On the 22nd of January, thousands of metalheads from 72 countries flocked together at Port Everglades in Florida to embark on the biggest metalcruise in the Caribbean: 4 days, 4 nights, 60 bands playing twice for a total of 120 shows. These metalheads were there for one thing: to bang their heads at 70 000 tons of metal!
This year the festival was held on Royal Caribbean’s “Independence of the Seas”. A colossus of 339 meters long, weighing in at approx 160000 tons and with a capacity of 3500+. Despite the huge number of passengers the ship could hold, the cruise was sold out.
Upon check-in at the port we were handed over our sea pass, the most deceptive thing ever. This is the key to your room as well as your form of currency on board, linked to your credit card and used for the purchase of everything and anything on board. You also get the opportunity to have a group picture taken for purchase later on. After the check in, it’s time to embark. You walk up the gangway to be greeted by the lovely poolgirls who hand you your festival booklet and then it’s time to look for your room. It’s an odd, yet majestic feeling to walk through lush corridors and stand in lifts with heavy metal playing through the speakers. Once your room has been found it’s time to explore the ship and all the facilities it has to offer.
The ship offered a good amount of dining options. Who wouldn’t take advantage of an all you can eat buffet with all the diversity in food you can imagine? Yes, I’m talking about The Windjammer. This was the meeting place for the hungover to recover on a manly breakfast of bacon, scrambled egg and a few sausages. Ready for another full day of partying, drinking and metal and partying and… drinking. Another good restaurant that would have gotten rich if they charged me for eating there, was the pizzeria. Fast food at it’s best.. You arrive there, get a plate and a few slices of the pizza you request and done. It’s always fun to be gobbling down some pepperoni pizza and see one of your favourite artists do the same a few tables down.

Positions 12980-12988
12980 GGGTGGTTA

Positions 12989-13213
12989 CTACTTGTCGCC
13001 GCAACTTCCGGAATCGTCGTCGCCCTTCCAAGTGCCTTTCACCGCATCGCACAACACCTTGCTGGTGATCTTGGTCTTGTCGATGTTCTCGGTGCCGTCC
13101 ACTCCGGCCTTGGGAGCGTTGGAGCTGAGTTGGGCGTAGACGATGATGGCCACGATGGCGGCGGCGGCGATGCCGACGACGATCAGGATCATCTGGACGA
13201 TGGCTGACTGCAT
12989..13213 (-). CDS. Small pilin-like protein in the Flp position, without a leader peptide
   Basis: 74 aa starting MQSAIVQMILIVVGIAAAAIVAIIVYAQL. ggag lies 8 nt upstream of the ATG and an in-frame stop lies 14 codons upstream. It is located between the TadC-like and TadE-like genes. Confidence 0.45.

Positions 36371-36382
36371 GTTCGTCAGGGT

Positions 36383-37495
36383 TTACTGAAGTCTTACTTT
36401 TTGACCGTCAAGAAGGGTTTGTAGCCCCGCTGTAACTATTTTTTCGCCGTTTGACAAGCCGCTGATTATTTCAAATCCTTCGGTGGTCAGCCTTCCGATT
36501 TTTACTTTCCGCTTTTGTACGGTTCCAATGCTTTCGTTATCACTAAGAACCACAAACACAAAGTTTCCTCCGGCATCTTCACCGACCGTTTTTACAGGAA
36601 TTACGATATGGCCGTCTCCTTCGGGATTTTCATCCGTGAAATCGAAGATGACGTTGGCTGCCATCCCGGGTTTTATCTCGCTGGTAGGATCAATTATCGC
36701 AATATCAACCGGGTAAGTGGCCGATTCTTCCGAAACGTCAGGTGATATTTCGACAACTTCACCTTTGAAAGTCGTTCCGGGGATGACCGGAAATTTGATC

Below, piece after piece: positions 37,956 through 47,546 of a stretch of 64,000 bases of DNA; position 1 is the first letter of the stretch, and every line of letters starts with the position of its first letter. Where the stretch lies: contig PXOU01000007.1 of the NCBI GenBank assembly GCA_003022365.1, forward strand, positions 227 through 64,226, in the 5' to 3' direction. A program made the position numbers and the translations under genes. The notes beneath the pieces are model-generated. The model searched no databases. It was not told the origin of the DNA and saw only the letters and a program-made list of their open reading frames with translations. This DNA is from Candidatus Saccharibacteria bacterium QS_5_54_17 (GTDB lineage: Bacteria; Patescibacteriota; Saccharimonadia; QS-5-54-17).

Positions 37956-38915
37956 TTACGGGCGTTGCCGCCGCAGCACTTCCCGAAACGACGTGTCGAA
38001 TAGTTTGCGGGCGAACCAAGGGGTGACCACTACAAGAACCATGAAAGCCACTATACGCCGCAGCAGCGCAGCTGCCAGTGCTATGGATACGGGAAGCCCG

Also for drinks there is no place for negativity. Everywhere, and I do mean everywhere, employees of Royal Caribbean stand about with a trolley full of ice cold Buds, Fosters and other refreshments. For the people seeking a sense of solid ground, the Dog and Badger was the best option. They also had a wider selection of beverages for the self proclaimed alcohol aficionado. The Belgian brewed Leffe was my favourite, but they also had other beers like Guinness, Carlsberg, Amstel Light, Chimay Bleu, …
Apart from food and booze, the ship offered various other entertainment facilities such as: an arcade, a fitness centre, rock-climbing, a surf simulator, mini golf, basketball and a spa.
There was also a casino with a bar where you were allowed to smoke, a popular meeting place to go between shows.
There were also several side activities. Next to the meet & greets with every band on the ship, various artist clinics were organised where certain artists shared their techniques with fans. There was a belly flop contest where you could join up for free to test your metal with other survivors. Jeff Waters from Annihilator hosted “Jamming with Waters in international waters”. This was a show arranged with artists from various bands that teamed up to play classical metal hits. Also, every day, after the last show, it was time for karaoke. Here you could sing along with your favourite artists to your favourite songs ’till early in the morning!